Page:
I’ve been spending a lot of time lately worldbuilding. Or rather, buildingbuilding. One of the projects I’ve had waiting in the wings needed to be taken to the next step. And the main setting for this story is a building, not a world. Since the Noon Onyx novels have such a sprawling setting, designing a smaller set that’s interesting enough to serve as the backdrop for two novels (the intended length of the project) is challenging, but one I’ve taken on happily. Since I haven’t posted in a while, I figured I’d share some thoughts about my buildingbuilding process. It’s too early, however, to share the building from my WIP, so I’m going to use my somewhat silly water tower as the building example for this post.
Here are some of the things I consider as I build a building that will serve as a significant set for one of my stories:
Not all buildings need names, but if your building is going to be a big part of your story, consider giving it a proper name. The first thing I did when trying to think of a name for my MC’s home was a search for “famous water towers.” I wasn’t sure what I’d find. Maybe nothing. But the internet instantly delivered inspirational info. This link takes you to a list of the 10 Coolest Water Towers. (Who knew, right? Some of you may be in the business of constructing water towers, but for the rest of us, lists like this are a nice surprise). So I glanced through the pics. They looked neat. Whimsical. Interesting.
But I don’t want to use any of these water towers exactly. I want to build a water tower for my story that’s unique. So I decided the water tower should look like a light bulb. And it should be painted yellow – as in, American cheese colored yellow. (If you’re wondering why a light bulb or American cheese, see my Unspiration post where this cockamamie story idea first originated).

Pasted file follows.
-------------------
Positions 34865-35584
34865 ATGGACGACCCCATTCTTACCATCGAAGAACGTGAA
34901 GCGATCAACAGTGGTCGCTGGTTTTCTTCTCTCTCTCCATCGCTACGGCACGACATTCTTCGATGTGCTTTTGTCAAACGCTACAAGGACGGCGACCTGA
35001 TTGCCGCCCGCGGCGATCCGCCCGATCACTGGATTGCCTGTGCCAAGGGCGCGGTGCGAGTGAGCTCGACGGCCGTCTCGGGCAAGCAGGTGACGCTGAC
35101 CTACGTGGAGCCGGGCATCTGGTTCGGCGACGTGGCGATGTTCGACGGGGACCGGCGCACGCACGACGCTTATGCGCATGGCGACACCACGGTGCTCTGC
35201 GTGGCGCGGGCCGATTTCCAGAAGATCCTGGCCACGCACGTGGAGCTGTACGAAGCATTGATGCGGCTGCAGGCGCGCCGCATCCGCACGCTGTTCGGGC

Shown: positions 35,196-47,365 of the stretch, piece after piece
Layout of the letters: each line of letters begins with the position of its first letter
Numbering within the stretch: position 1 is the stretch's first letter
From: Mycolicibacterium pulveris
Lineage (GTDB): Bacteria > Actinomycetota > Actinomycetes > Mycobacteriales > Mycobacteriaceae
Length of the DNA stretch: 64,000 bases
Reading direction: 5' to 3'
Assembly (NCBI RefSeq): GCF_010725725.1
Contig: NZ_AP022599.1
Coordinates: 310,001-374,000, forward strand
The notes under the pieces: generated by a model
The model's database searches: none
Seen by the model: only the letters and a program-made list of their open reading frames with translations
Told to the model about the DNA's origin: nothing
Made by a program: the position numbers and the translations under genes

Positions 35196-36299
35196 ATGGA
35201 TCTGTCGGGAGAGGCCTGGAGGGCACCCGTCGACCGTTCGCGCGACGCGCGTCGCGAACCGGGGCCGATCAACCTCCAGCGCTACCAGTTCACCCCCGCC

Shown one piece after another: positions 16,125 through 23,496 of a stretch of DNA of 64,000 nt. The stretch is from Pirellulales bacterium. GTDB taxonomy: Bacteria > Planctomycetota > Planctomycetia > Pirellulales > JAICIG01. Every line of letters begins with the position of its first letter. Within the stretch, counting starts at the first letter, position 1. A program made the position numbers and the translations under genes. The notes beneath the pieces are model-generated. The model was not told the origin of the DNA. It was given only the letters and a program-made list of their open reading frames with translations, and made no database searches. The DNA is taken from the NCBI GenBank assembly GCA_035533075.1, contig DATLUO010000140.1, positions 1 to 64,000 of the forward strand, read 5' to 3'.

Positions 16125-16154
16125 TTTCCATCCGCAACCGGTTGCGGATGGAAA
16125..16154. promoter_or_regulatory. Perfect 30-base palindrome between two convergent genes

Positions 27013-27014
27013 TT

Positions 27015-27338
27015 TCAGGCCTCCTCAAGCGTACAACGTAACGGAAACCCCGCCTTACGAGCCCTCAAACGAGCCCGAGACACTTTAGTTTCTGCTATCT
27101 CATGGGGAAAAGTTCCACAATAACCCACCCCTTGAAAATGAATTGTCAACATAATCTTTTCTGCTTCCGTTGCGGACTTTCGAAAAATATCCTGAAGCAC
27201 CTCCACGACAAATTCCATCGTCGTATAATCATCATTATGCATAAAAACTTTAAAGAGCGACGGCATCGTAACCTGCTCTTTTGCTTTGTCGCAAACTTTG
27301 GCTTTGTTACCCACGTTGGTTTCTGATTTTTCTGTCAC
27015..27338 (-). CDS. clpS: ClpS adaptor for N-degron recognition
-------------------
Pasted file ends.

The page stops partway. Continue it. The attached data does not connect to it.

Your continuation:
I decided to name the water tower The Edison.
The water tower in my sample story isn’t going to store water. It’s going to be the main character’s home. Its purpose is to serve as living space. So I searched the internet for water towers that had been converted to residential use. Again, wasn’t sure what I’d find. But this link from i09 (People Who Live Inside Water Towers) popped up as the first result when I searched “converted water towers.” I’ll admit, I was both excited and disappointed. The post is terrific; the pictures are awesomely cool. But my water tower as personal residence idea wasn’t as original as I’d thought.
Writers (and readers who are interested in this sort of thing), this happens all the time. You think your ideas are amazing and unique… but they aren’t. This is only one of a gazillion places where your story idea will be tested. You have two choices: ditch your idea in favor of finding something more original that still suits your story purposes or continue using your not-as-fresh-as-you-thought idea. I decided that living in a water tower is still a pretty cool idea even if I’m not the first person to have thought of it. I’m going to stick with it.